Intended for healthcare professionals

Endgames Case Review

A 51 year old woman with leg weakness after falling

BMJ 2019; 364 doi: https://doi.org/10.1136/bmj.k4773 (Published 03 January 2019) Cite this as: BMJ 2019;364:k4773

Re: A 51 year old woman with leg weakness after falling

This presentation of a 51-year-old woman with leg weakness after falling is misleading unfortunately. The M are I does show cord compression and signal change but this is not the full story. The pattern of presentation is key; a fall and acute inability to walk with hands weaker than legs. The diagnosis is a variant of acute spinal cord injury due to the pre-existing canal stenosis, typically referred to as "central cord syndrome ." It does occur on a background of clinical cervical spondylotic myelopathy, but often out of the blue in patients that have no history of neurological problems, as a consequence of a flexion/extension injury without a fracture.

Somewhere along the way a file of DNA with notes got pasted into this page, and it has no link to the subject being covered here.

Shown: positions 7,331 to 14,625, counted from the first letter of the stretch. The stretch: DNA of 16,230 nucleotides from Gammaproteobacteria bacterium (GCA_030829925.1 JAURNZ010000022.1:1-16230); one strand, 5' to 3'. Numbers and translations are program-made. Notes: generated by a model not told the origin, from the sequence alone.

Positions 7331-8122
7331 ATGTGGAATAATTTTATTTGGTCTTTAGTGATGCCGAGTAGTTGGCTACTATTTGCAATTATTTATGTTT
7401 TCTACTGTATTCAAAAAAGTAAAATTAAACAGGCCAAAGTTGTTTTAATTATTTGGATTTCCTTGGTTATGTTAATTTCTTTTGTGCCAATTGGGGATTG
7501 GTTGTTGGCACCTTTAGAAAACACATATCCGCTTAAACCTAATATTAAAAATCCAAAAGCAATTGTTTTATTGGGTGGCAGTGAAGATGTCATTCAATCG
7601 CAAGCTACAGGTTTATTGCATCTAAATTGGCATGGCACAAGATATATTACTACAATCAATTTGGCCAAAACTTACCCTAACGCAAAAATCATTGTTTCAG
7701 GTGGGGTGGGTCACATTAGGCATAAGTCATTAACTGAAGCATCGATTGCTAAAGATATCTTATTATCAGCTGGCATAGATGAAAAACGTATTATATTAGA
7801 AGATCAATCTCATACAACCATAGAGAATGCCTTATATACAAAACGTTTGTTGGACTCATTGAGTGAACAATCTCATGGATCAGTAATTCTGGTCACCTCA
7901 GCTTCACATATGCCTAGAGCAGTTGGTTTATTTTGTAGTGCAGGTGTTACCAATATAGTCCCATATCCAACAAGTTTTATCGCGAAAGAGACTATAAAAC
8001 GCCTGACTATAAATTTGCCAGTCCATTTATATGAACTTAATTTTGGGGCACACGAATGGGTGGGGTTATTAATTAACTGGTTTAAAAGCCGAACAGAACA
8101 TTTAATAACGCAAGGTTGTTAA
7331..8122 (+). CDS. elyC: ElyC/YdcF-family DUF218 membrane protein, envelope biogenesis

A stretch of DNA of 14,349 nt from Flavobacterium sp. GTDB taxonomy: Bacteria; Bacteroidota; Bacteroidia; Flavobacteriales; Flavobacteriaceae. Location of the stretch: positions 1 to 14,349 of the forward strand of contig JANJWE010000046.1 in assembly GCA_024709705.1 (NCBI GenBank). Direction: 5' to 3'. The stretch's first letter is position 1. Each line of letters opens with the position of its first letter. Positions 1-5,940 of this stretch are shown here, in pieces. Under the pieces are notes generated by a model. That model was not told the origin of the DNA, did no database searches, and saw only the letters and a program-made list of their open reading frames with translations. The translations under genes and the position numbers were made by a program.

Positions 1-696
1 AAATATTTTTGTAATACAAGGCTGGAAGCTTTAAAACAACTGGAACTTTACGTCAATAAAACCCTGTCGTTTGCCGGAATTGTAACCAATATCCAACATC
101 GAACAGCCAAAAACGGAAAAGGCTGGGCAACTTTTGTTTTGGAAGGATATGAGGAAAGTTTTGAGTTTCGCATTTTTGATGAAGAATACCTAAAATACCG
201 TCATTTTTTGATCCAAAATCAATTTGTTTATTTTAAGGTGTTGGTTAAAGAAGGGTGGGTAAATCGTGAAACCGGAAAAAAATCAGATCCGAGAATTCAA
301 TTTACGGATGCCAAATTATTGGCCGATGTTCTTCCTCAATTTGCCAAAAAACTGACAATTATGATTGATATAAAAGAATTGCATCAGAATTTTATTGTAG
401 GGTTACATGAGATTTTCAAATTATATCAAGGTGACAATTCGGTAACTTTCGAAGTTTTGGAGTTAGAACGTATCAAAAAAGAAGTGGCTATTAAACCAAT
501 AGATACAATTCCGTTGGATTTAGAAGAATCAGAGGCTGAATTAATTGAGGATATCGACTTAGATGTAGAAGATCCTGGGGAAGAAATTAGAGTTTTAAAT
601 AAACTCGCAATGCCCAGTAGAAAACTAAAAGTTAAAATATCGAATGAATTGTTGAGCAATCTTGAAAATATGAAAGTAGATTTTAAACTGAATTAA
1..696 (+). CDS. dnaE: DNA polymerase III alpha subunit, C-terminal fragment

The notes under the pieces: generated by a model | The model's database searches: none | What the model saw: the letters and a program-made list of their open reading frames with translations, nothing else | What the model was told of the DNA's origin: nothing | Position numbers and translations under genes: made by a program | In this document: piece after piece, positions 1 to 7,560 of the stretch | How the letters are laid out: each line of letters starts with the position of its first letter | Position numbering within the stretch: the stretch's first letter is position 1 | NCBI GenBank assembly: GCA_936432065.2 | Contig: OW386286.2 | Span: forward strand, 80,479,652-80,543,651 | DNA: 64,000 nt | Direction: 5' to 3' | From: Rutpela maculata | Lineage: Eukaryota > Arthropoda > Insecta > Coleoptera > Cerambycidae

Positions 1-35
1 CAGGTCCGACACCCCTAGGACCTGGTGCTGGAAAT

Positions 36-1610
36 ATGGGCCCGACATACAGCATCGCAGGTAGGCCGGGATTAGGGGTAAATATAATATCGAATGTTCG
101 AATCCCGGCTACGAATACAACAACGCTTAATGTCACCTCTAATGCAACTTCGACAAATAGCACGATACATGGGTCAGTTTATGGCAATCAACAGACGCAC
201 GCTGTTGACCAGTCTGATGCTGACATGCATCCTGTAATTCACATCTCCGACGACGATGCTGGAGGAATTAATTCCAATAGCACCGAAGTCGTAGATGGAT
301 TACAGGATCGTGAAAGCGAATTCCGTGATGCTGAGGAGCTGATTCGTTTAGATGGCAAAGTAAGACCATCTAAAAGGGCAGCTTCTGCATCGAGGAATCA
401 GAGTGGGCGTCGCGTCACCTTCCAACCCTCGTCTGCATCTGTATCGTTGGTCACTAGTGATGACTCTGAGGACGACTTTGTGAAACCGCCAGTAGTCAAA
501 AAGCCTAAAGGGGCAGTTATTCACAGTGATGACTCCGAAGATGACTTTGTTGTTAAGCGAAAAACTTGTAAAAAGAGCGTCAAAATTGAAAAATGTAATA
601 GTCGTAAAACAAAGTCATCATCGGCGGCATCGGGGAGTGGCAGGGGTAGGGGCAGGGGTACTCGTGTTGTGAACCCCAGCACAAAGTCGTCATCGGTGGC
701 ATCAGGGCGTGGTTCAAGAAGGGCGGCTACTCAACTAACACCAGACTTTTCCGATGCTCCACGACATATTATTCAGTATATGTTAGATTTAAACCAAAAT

In this case I would disagree with the need for MRI of the whole spine; the diagnosis is clearly localised to the lower subaxial cervical spine from the examination and whilst there may be "lesions" in other areas of the spine, in this context they are clinically irrelevant. The automatic and reflexive recourse to exhaustive imaging should not be encouraged unless it is evidence or clinically based.
The critical difference between central cord syndrome and cervical spondylotic myelopathy is the need for early immobilisation in the context of a possible flexion extension injury, and the unclear timing of surgery for either. They are very different clinical entities and one requires far more focus on rehabilitation, whereas cervical spondylotic myelopathy in its far more common, slowly progressive context, requires careful outpatient assessment and counselling.

Competing interests: No competing interests

04 January 2019
Matthew Crocker
Neurosurgeon
St Georges university hospital London
Matthew.crocker@stgeorges.nhs.uk